7. 7.

    CSP - Content Security Policy CSP is used to tell

    the browsers where to load content from. It is useful to mitigate successful content injection attacks. In order to protect from XSS the application needs to be free of inline script. That mean you'll need to include all JavaScript code in files with < s c r i p t s r c = " " > . The name of the HTTP header is Content-Security-Policy It is a W3C Candidate Recommendation available at http://www.w3.org/TR/CSP/
  8. 8.

    CSP - Directives Various source directives are used to enforce

    the policy: Associated to their HTML5 element counterpart - including CSS • s c r i p t - s r c o b j e c t - s r c s t y l e - s r c i m g - s r c m e d i a - s r c f r a m e - s r c f o n t - s r c When the user agent fetch an URI - including redirections, XMLHttpRequest and WebSocket • c o n n e c t - s r c For all the above when not specified • d e f a u l t - s r c
  9. 9.

    CSP - Directive values Values can be a space separated

    list of accepted source: URIs from the same origin • s e l f Within the resource itself for script (inline is disabled by default) • u n s a f e - i n l i n e Special source value to allow eval, constructors, setTimeout and setInterval (evals are disabled by default) • u n s a f e - e v a l Any URI related scheme, host, port • Example: * . c n d . e x a m p l e . c o m h t t p s : h t t p : / / u n s a f e . e x a m p l e . c o m
  10. 10.

    CSP - Protection W3C states: In order to protect against

    Cross-Site Scripting (XSS), web application authors should include both the script-src and object-src directives, or include a default-src directive, which covers both scripts and plug-ins. In either case, authors should not include 'unsafe- inline' in their CSP policies if they wish to protect themselves against XSS. Note that content injection can still be other HTML5 tags and are covered by CSP: s c r i p t o b j e c t e m b e d i m g v i d e o a u d i o s o u r c e t r a c k l i n k a p p l e t f r a m e i f r a m e < >< >< >< >< >< > < >< >< >< >< >< >
  11. 11.

    CSP - Reporting Another useful directive is report-uri that specifies

    an endpoint where the browser posts a JSON object when having a policy violation. The object c s p - r e p o r t holds: d o c u m e n t - u r i • r e f e r r e r • b l o c k e d - u r i • v i o l a t e d - d i r e c t i v e • o r i g i n a l - p o l i c y •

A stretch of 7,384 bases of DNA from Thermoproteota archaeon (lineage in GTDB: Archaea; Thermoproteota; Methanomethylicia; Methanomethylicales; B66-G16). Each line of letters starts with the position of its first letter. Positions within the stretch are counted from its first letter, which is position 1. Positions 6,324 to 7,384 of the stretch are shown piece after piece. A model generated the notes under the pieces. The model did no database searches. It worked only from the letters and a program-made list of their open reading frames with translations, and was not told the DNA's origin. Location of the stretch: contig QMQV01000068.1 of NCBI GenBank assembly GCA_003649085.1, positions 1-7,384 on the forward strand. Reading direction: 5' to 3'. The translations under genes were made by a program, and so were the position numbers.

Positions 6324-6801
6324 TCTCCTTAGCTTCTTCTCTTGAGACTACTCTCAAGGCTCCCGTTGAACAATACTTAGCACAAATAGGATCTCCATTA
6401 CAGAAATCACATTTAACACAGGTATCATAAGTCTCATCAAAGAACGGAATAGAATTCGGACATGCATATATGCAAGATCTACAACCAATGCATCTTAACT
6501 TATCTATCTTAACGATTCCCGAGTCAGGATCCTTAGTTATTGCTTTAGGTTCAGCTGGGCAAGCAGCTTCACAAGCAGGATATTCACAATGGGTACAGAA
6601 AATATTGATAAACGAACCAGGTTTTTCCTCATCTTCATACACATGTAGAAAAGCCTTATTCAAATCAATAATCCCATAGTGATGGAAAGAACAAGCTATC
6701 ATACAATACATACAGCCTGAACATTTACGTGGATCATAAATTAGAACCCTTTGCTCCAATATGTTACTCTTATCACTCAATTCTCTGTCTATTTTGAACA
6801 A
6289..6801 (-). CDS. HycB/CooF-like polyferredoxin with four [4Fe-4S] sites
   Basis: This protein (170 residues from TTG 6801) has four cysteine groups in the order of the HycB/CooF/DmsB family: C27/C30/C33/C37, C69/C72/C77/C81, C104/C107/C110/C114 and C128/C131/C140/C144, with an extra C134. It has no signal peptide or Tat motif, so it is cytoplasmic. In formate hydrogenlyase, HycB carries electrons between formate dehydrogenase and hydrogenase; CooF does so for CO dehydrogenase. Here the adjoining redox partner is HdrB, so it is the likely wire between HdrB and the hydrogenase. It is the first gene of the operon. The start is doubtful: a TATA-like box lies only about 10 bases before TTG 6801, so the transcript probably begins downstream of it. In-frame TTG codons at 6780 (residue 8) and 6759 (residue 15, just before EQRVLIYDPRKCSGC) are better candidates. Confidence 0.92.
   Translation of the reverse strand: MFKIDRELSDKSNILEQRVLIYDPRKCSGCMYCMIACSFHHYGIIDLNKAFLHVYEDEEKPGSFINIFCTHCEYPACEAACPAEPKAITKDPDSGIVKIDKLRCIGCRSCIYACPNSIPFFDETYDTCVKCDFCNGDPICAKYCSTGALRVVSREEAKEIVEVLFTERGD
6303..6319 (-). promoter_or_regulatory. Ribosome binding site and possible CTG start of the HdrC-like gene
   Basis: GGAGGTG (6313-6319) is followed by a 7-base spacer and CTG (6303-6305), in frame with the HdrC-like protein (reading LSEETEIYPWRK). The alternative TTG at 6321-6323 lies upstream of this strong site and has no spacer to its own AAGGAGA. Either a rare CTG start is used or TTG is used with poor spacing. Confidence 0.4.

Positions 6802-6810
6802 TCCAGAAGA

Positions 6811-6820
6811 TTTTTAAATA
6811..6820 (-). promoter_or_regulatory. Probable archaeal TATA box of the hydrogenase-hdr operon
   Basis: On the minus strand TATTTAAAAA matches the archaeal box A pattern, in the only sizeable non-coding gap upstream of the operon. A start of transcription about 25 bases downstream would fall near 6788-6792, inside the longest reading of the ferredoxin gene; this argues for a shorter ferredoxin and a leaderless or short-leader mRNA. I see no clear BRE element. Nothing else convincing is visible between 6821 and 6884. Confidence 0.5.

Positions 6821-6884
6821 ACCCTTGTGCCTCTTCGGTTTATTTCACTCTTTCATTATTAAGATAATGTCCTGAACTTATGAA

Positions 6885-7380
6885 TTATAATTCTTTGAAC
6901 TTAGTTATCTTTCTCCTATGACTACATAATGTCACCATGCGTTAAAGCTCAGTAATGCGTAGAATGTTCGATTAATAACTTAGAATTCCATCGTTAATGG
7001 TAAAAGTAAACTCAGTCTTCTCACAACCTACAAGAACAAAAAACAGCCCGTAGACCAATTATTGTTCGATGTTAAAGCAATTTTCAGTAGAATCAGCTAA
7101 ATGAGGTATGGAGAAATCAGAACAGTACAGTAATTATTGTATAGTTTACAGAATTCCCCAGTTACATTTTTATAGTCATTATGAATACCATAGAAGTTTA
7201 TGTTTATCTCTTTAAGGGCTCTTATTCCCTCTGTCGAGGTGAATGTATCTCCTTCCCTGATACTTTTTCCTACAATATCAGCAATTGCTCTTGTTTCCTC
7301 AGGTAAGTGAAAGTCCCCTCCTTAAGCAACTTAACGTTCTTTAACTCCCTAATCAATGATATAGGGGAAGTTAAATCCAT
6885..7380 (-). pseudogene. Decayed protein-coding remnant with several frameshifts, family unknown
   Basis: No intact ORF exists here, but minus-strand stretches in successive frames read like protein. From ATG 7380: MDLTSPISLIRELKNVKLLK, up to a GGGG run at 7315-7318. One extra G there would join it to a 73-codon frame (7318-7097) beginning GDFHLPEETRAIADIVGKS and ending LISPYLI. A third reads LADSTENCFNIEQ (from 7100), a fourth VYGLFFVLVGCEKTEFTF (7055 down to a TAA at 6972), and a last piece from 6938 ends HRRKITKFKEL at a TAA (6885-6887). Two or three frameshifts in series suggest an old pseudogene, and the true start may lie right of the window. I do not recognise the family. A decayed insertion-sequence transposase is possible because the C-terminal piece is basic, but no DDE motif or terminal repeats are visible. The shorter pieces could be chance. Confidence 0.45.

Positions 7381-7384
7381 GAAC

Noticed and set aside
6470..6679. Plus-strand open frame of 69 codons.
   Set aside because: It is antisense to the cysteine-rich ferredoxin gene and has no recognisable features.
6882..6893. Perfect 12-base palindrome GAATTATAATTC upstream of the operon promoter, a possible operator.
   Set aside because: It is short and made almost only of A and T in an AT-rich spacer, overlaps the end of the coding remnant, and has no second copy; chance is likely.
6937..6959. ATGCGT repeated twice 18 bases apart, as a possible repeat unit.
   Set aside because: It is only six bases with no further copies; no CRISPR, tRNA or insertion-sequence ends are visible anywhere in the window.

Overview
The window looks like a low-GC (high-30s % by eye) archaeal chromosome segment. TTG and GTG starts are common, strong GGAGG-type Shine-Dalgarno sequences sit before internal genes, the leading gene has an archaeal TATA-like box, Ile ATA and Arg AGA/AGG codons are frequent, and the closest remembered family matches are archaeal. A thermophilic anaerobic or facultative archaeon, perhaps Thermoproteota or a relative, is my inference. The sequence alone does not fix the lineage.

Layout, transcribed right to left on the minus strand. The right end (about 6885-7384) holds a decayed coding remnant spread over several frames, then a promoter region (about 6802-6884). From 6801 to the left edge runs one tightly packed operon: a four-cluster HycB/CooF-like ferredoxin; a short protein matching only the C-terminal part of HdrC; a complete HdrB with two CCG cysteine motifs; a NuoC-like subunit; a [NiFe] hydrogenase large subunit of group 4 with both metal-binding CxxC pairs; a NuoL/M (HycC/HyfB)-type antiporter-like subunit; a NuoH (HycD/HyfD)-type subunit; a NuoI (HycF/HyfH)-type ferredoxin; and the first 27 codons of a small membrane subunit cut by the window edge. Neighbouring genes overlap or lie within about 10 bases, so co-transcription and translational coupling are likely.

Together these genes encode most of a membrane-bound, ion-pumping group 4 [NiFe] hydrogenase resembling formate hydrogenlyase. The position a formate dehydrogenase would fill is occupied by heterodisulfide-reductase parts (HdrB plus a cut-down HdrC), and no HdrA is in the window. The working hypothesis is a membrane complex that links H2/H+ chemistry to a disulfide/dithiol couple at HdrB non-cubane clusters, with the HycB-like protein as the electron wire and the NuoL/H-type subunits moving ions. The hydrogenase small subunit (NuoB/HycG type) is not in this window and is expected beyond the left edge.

12. 12.

    CSP - Report Only Instead of the original header, you

    can use Content-Security-Policy-Report-Only that will enable the policies passively and maintain reporting. It won't affect the user experience nor protect them but policies can be tested. It can be used to implement CSP iteratively by mixing the Report Only mode with the normal mode of operation. In this mode CSP can be used as an IDS that is ran inside the user's browser.
  13. 13.

    CSP - Example C o n t e n t

    - S e c u r i t y - P o l i c y : d e f a u l t - s r c ' s e l f ' ; i m g - s r c * ; o b j e c t - s r c m e d i a 1 . e x a m p l e . c o m * . c d n . e x a m p l e . c o m ; s c r i p t - s r c t r u s t e d s c r i p t s . e x a m p l e . c o m
  14. 14.

    Frame Options The header X-Frame-Options is used to declare a

    browser policy that states under which condition a page can be framed. Values can be either: It is an IETF RFC available at https://tools.ietf.org/html/rfc7034 D E N Y to avoid being framed • S A M E O R I G I N to avoid being framed outside the origin • A L L O W - F R O M to specify from which origin it can be framed •
  15. 15.

    What is wrong with being framed? It can lead to